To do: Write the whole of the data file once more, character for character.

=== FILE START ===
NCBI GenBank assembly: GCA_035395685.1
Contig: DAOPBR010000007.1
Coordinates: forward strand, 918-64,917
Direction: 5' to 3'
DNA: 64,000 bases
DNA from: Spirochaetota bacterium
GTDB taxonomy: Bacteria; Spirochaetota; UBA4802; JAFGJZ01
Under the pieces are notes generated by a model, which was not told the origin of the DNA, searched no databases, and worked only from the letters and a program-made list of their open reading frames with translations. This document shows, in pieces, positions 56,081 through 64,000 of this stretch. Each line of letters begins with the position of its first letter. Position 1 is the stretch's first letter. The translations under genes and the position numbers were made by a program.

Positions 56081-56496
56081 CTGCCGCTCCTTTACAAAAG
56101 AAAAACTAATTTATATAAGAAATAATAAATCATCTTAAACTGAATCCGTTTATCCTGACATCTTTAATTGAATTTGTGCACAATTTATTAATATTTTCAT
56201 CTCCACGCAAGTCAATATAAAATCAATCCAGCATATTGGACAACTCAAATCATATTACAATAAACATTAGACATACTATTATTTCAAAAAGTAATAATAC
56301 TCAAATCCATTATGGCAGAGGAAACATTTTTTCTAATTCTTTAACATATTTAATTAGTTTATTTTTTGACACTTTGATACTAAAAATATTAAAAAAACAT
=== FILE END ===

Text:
NCBI GenBank assembly: GCA_035395685.1
Contig: DAOPBR010000007.1
Coordinates: forward strand, 918-64,917
Direction: 5' to 3'
DNA: 64,000 bases
DNA from: Spirochaetota bacterium
GTDB taxonomy: Bacteria; Spirochaetota; UBA4802; JAFGJZ01
Under the pieces are notes generated by a model, which was not told the origin of the DNA, searched no databases, and worked only from the letters and a program-made list of their open reading frames with translations. This document shows, in pieces, positions 56,081 through 64,000 of this stretch. Each line of letters begins with the position of its first letter. Position 1 is the stretch's first letter. The translations under genes and the position numbers were made by a program.

Positions 56081-56496
56081 CTGCCGCTCCTTTACAAAAG
56101 AAAAACTAATTTATATAAGAAATAATAAATCATCTTAAACTGAATCCGTTTATCCTGACATCTTTAATTGAATTTGTGCACAATTTATTAATATTTTCAT
56201 CTCCACGCAAGTCAATATAAAATCAATCCAGCATATTGGACAACTCAAATCATATTACAATAAACATTAGACATACTATTATTTCAAAAAGTAATAATAC
56301 TCAAATCCATTATGGCAGAGGAAACATTTTTTCTAATTCTTTAACATATTTAATTAGTTTATTTTTTGACACTTTGATACTAAAAATATTAAAAAAACAT